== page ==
This week's MSC Breakdown focuses on the attacking transition side of the game and taking advantage of moments when the opponents are potentially disorganized and in moments where you can get a numerical overload in a high-value position. The statistics would show that the majority of goals are scored from transitions, but somehow it's an aspect of the game that is potentially overlooked on the training pitch. Why is that? Perhaps there is a stigma that you are preparing your team to play 'counter attacking football' and celebrating a somewhat negative side of the game. However, as discussed in the breakdown, attacking transitions can be 20 yards from goal or 80 yards from goal, depending on the philosophy of the coach or the moment of the game. However, there can be consistencies with both and that can be worked on in training in a manner consistent with a high-pressing and progressive system.
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If you would like the exercise details and dimensions, please find them below:
This is an exercise from Roger Schmidt when he worked at PSV. The idea is for the 'attacking transition' team to start the game in red, outnumbered in a 2v4 rondo inside a 10x10 yard square. At the edge of the box, two defenders are positioned along with one forward. As the rondo starts in one of the squares, the possession team are looking to get 10 passes for one goal. Once the two defenders win possession, they can play the center forward (also outnumbered in a 1v2 situation), break out and get support from midfielders to overload the center backs and create a chance on goal. When you work one side at a time, it allows players to recover and keeps the moments at intense as possible to replicate the game. This is a great exercise to work on the initial pass in transition which can be challenging for players as space and time is extremely limited.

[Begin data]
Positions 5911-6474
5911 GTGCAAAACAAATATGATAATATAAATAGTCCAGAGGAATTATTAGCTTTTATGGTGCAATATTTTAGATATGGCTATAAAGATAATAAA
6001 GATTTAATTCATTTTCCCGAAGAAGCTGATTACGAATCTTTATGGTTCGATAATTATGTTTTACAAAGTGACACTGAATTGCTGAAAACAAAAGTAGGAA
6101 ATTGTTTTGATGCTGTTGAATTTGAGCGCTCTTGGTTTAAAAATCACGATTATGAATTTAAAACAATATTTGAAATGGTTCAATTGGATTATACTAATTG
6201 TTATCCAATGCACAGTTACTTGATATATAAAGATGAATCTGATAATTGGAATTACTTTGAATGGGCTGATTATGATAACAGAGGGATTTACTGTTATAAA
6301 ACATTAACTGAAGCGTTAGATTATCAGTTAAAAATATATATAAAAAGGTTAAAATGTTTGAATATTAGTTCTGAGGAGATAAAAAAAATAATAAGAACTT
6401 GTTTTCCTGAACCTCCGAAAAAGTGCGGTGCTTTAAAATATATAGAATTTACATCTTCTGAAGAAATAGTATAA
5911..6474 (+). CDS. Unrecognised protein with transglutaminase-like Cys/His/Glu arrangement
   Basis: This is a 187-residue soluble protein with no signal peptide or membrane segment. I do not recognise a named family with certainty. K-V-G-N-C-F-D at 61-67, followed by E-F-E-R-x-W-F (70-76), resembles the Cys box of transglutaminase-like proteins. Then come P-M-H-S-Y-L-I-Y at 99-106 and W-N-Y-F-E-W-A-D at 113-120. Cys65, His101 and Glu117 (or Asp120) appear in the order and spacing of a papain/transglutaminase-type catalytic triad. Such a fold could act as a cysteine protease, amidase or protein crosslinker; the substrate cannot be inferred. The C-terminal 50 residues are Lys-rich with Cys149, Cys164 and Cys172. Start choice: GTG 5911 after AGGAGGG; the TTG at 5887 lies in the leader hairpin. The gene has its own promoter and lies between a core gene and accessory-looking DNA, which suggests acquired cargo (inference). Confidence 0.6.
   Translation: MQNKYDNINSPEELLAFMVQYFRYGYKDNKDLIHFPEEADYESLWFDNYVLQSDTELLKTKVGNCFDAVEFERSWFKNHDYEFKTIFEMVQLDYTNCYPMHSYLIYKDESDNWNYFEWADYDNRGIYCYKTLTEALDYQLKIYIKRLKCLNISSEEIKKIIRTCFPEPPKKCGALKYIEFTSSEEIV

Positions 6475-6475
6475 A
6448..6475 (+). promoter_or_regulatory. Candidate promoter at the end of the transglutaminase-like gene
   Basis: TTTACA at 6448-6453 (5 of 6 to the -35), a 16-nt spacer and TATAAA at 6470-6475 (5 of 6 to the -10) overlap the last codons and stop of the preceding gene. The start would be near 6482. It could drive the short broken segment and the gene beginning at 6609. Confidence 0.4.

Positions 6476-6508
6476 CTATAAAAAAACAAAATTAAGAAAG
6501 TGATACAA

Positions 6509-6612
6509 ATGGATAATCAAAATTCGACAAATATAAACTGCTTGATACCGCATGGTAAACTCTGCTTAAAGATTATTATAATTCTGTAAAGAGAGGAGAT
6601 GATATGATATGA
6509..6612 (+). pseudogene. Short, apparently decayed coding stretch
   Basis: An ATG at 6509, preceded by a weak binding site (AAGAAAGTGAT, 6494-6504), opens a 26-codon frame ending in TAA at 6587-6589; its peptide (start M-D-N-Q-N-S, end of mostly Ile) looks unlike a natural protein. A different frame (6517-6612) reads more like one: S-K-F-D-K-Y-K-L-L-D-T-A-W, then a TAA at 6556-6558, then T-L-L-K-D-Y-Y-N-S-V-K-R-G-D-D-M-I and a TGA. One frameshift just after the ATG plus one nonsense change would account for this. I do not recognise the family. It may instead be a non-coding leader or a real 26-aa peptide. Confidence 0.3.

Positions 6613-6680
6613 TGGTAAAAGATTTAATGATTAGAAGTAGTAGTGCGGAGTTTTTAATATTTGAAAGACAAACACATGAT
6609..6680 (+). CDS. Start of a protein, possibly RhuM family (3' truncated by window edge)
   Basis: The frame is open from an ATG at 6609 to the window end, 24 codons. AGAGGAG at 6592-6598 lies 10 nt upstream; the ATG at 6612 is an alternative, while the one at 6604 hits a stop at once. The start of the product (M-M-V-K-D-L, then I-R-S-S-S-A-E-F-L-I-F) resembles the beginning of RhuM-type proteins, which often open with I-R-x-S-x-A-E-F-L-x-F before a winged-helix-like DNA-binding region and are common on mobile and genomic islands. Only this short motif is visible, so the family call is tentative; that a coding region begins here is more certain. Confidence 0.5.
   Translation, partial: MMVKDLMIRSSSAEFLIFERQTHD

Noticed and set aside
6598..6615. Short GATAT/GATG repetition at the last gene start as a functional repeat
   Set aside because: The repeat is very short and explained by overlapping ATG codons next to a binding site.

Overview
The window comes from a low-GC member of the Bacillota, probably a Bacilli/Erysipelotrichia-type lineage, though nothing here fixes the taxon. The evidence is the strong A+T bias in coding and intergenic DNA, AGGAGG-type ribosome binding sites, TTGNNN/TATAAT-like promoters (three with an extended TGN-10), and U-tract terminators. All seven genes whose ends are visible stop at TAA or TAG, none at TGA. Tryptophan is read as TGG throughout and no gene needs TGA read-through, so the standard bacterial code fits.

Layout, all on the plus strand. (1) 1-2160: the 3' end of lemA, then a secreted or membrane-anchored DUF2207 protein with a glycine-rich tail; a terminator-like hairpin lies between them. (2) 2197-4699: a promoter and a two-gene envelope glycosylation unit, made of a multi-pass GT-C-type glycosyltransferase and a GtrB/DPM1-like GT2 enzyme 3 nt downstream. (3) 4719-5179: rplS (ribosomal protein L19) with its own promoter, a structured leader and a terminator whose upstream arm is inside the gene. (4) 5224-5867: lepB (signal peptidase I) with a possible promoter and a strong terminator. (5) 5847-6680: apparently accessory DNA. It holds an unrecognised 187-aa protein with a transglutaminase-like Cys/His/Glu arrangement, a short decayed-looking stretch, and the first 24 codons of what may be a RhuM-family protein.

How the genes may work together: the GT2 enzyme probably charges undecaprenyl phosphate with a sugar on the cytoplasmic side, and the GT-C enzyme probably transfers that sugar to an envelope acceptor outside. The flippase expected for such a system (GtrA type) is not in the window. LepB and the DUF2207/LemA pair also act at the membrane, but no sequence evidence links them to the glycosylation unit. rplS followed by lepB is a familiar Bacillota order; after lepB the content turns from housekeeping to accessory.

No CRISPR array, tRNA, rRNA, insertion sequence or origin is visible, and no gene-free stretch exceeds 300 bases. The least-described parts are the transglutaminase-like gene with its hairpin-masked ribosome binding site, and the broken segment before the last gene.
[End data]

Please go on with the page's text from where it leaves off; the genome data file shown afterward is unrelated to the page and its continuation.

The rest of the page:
This is an Attacking Waves exercise designed to constantly attack in an overload situation and find the highest player in transition. Play takes place in a 30x55 yard area, split into two with a 5-yard median. Teams are organized into three teams of four players each. There will be one goalkeeper in each goal and the field is split into 3 zones - with a center forward in each zone also. To start the exercise, one team attacks another with the third team waiting in the other zone. If the attacking team scores, they then move to the other end and attack the third team. However, if the defensive team wins possession, they must look to break out of the zone and attack the third team on the other end. The middle zone is a free zone for teams to quickly transition together. Play for 3x5 minutes sets with one-minute recovery between each one.
This counter-attacking game is designed for teams who want to be compact defensively and look to break out into space at full speed. Play takes place in a 25x55 yard area, split into two with a 5-yard median. Ten players are split into two teams, with two wide neutrals on each side of the attacking half. Four red attackers plus two wide supporting players look to break down and score against four blue defenders. The objective is for the red team to use the overload and break down the blue team in a 6v4. Deepest red player can drop back to start the game unopposed and the red team also have a 5-yard 'Free Zone' at the halfway line. If the blue team win possession, they are looking to transition immediately to score in the other goals. 'Free Zone' can act as a 'no offside' area to introduce timing of runs on the counter attack. Play 4x6 minute games and switch roles after each game.
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